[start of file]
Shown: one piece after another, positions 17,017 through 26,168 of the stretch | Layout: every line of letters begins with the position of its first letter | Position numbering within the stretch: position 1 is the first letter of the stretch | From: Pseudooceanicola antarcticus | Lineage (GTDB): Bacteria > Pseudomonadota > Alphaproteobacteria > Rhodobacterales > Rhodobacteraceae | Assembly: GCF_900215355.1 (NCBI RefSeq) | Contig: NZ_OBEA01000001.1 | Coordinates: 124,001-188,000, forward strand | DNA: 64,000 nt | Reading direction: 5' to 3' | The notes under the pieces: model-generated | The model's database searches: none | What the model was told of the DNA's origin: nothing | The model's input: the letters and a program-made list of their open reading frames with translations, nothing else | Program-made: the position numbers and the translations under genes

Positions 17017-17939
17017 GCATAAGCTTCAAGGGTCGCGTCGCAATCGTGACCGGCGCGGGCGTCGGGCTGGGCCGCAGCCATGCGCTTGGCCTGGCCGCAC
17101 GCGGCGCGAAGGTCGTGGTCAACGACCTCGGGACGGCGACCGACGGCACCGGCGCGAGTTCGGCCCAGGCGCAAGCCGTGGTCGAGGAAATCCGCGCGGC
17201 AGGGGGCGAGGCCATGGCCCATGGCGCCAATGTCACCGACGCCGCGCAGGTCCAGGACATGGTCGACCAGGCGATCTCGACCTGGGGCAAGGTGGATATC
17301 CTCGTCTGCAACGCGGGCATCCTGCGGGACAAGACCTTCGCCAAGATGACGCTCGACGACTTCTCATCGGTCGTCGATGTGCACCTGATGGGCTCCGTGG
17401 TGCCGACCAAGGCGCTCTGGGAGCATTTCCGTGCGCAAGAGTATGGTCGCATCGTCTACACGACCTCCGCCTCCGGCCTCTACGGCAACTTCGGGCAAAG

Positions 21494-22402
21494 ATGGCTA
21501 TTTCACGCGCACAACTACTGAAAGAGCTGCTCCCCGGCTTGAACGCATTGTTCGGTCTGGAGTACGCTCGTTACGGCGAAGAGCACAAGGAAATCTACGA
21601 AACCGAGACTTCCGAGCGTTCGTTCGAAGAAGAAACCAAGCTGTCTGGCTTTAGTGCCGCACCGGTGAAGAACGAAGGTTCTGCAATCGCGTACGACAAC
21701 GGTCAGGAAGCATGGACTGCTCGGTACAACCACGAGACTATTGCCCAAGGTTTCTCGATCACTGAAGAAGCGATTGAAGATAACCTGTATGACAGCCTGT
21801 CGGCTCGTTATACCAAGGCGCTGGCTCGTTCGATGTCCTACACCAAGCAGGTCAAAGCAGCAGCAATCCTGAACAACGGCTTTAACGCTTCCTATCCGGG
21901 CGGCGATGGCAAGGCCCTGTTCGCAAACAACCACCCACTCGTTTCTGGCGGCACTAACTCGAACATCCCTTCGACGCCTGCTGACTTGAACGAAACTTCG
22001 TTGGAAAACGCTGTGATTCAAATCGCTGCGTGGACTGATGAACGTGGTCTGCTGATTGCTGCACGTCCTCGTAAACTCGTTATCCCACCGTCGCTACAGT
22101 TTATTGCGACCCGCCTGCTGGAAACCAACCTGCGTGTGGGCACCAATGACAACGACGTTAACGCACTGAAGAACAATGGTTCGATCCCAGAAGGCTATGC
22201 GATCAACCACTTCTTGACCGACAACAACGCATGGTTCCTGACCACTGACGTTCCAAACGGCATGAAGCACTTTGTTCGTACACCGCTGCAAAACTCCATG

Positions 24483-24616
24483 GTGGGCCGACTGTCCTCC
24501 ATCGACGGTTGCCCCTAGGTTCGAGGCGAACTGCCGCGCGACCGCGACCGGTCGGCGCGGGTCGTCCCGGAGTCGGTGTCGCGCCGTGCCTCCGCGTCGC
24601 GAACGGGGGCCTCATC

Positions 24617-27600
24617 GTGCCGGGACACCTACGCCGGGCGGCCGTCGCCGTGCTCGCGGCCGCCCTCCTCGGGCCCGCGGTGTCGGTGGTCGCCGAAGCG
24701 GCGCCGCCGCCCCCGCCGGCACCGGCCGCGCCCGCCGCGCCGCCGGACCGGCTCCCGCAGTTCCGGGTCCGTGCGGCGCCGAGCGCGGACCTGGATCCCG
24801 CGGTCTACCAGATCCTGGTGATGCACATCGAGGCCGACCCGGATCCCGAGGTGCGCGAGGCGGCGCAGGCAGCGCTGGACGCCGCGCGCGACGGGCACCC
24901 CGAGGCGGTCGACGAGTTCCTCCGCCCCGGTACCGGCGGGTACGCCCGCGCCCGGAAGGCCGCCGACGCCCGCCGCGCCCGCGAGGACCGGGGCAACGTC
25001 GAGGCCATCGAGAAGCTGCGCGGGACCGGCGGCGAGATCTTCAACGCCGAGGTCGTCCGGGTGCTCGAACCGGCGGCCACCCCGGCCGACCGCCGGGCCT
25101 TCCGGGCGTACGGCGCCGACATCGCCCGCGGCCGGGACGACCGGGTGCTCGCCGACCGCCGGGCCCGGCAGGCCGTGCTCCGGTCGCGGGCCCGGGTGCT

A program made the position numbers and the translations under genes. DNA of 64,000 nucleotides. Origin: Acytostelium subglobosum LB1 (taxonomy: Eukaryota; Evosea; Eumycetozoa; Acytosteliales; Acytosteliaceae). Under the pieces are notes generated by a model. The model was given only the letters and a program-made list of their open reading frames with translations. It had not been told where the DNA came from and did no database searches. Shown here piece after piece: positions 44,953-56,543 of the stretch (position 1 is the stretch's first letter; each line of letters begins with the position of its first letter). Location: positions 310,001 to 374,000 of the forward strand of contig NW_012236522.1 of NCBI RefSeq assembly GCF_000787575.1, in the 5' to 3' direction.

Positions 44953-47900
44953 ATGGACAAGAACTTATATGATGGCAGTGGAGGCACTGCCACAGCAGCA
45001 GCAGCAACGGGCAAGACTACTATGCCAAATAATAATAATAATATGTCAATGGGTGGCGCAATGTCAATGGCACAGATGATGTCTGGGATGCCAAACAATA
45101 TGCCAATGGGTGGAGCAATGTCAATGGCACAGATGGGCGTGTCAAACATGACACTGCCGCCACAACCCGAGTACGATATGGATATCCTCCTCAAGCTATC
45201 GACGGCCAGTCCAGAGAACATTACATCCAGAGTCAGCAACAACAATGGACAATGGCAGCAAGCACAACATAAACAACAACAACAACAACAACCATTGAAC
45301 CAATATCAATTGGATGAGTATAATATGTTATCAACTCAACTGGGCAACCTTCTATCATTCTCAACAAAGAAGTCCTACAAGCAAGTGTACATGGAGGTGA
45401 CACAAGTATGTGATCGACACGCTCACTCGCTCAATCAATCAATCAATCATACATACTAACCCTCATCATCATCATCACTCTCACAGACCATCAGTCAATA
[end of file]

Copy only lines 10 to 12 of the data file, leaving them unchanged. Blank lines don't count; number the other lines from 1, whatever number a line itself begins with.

21501 TTTCACGCGCACAACTACTGAAAGAGCTGCTCCCCGGCTTGAACGCATTGTTCGGTCTGGAGTACGCTCGTTACGGCGAAGAGCACAAGGAAATCTACGA
21601 AACCGAGACTTCCGAGCGTTCGTTCGAAGAAGAAACCAAGCTGTCTGGCTTTAGTGCCGCACCGGTGAAGAACGAAGGTTCTGCAATCGCGTACGACAAC
21701 GGTCAGGAAGCATGGACTGCTCGGTACAACCACGAGACTATTGCCCAAGGTTTCTCGATCACTGAAGAAGCGATTGAAGATAACCTGTATGACAGCCTGT